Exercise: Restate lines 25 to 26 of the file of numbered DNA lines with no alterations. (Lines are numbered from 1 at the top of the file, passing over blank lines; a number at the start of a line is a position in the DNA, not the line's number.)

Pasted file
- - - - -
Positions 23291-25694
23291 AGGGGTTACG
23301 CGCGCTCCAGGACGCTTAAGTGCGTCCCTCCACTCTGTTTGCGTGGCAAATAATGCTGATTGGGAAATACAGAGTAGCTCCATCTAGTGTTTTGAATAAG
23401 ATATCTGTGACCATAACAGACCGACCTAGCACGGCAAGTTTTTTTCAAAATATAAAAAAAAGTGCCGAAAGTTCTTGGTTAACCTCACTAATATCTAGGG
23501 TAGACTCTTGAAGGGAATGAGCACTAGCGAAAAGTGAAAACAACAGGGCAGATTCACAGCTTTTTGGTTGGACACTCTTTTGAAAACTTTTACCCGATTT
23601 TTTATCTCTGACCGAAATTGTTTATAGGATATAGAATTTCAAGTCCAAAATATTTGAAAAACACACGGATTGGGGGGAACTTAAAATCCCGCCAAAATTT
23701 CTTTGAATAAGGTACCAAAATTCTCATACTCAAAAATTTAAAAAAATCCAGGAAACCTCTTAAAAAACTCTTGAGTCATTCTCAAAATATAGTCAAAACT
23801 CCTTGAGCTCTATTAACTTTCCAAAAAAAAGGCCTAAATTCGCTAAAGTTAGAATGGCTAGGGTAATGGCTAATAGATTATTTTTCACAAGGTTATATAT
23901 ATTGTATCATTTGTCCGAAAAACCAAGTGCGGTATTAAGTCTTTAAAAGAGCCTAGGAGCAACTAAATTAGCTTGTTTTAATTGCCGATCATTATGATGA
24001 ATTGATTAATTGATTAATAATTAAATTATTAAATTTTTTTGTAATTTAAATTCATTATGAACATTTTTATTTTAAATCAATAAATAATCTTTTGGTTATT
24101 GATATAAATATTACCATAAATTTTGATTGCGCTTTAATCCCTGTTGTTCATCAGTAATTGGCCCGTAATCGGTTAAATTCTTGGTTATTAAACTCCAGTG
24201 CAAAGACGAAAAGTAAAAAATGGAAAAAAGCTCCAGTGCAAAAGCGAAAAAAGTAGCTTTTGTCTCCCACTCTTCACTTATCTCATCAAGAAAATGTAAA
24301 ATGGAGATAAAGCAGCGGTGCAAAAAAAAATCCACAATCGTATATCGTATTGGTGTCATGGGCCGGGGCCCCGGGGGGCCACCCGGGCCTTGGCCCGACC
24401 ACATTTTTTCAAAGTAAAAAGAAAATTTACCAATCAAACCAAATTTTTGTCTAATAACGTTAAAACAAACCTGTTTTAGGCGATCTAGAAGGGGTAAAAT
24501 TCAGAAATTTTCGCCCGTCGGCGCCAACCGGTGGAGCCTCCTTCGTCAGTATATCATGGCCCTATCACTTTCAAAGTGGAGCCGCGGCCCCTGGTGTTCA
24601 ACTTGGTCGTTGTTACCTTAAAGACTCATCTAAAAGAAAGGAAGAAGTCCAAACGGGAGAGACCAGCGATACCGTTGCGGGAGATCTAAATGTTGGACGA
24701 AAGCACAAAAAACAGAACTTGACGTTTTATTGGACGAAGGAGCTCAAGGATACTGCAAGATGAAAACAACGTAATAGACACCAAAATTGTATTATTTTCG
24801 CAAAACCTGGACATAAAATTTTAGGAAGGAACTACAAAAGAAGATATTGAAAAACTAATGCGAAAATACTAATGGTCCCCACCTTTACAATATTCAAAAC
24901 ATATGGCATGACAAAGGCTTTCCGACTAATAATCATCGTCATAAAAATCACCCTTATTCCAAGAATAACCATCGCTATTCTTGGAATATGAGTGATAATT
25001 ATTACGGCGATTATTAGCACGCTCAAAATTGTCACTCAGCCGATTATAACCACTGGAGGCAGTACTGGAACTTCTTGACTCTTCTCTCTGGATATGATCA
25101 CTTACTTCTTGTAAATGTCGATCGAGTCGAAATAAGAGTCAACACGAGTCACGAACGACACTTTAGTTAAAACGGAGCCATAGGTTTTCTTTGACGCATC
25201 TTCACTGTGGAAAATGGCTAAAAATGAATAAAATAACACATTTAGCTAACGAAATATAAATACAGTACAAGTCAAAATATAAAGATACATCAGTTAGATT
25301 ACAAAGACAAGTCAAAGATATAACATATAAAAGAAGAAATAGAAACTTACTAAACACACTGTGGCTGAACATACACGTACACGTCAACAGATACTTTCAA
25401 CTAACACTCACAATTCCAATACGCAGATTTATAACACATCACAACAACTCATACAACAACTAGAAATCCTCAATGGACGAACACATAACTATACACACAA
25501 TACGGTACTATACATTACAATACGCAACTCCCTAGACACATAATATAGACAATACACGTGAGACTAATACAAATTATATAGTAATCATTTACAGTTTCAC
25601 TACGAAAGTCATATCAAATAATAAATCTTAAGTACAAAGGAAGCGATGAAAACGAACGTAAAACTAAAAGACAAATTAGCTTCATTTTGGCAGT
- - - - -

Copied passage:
25501 TACGGTACTATACATTACAATACGCAACTCCCTAGACACATAATATAGACAATACACGTGAGACTAATACAAATTATATAGTAATCATTTACAGTTTCAC
25601 TACGAAAGTCATATCAAATAATAAATCTTAAGTACAAAGGAAGCGATGAAAACGAACGTAAAACTAAAAGACAAATTAGCTTCATTTTGGCAGT